By Sahid Fawaz
The Los Angeles Times editorial board today wrote one of the clearest explanations of the Republican proposed tax plan.
And it's a frightening look into what it holds for the working class.
"Speaking Thursday to an assembled crowd at American Axle and Manufacturing, a vehicle parts manufacturer midway between Detroit and Flint, Mich., Vice President Pence stressed that the tax cuts proposed by GOP leaders were aimed at the very sorts of people who drew the plant’s paychecks.
'First and foremost, we’re going to give working families a historic tax cut,' Pence said. '[N]umber one is, tax cuts for working Americans.'
To back up this assertion, Pence pointed to three features of the 'framework' that President Trump and top congressional Republicans released Wednesday — none of which helped his case. One of those features, in fact, is a tax break exclusive to the families and friends of multimillionaires.
The first two proposals cited by Pence are the increases sought in the standard deduction that any filer can claim (from $6,350 per taxpayer to $12,000) and the child tax credit (from $3,000 per child to some unspecified higher level). He did not mention, though, that the plan would also eliminate the personal exemption of $4,050 per person. For a mother with two kids, the $12,150 in lost exemptions would more than offset the higher standard deduction. Nor did Pence point to the proposed increase in the bottom tax rate, from 10% to 12%. So until Congress specifies how big the child tax credit will be, it’s not clear how taxpayers on the lower rungs of the economic ladder would fare.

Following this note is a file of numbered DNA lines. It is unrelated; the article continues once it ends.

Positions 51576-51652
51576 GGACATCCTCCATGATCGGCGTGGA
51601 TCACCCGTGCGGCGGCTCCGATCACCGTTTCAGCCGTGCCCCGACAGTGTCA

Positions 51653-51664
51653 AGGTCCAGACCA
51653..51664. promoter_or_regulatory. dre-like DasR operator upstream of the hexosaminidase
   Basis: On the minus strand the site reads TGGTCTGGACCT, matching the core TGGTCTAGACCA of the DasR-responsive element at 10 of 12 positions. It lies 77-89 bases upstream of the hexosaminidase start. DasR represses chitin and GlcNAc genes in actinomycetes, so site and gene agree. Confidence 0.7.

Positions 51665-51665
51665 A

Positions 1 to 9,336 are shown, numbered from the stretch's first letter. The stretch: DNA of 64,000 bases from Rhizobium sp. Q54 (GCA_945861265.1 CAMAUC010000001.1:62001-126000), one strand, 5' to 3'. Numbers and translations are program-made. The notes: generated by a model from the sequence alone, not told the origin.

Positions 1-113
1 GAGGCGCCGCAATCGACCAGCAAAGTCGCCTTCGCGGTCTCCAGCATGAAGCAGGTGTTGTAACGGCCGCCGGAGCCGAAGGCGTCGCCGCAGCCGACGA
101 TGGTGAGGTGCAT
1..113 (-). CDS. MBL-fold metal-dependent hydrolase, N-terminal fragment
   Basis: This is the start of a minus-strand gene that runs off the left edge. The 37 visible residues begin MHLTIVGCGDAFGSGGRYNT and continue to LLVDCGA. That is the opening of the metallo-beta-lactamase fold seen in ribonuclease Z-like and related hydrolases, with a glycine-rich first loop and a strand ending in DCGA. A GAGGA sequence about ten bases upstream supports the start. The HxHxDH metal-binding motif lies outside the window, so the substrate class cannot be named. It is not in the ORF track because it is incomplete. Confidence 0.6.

The third feature Pence pointed to was the proposal to end the 40% estate tax. “Death will no longer be a taxable event in America,” Pence said before reminding the audience that the tax plan’s top priority was the working class.
That’s a bit like telling people you’ve got a plan to end homelessness, and a key piece of it is building more luxury condominiums.
Unlike the income tax, the estate tax is a levy on wealth — more specifically, wealth that’s about to be passed on to the next generation, not to a surviving spouse or to charity. But the estate tax doesn’t trifle with modest estates. The first $5.5 million per individual or $11 million per couple is exempt (with annual increases for inflation). Taxpayers can also avoid the estate tax by giving money and assets away before they die, with a total of up to $5.5 million being exempt.
As a consequence, the vast majority of American families aren’t touched by the tax; according to the congressional Joint Committee on Taxation, only 0.2% of U.S. estates were expected to pay it in 2017. And thanks to an array of exemptions and loopholes, even the estates that were hit by the levy paid only 17% of their value to the Treasury on average — far below the 40% statutory tax rate."
For the rest of the editorial piece, check out in its entirety at the Los Angeles Times here.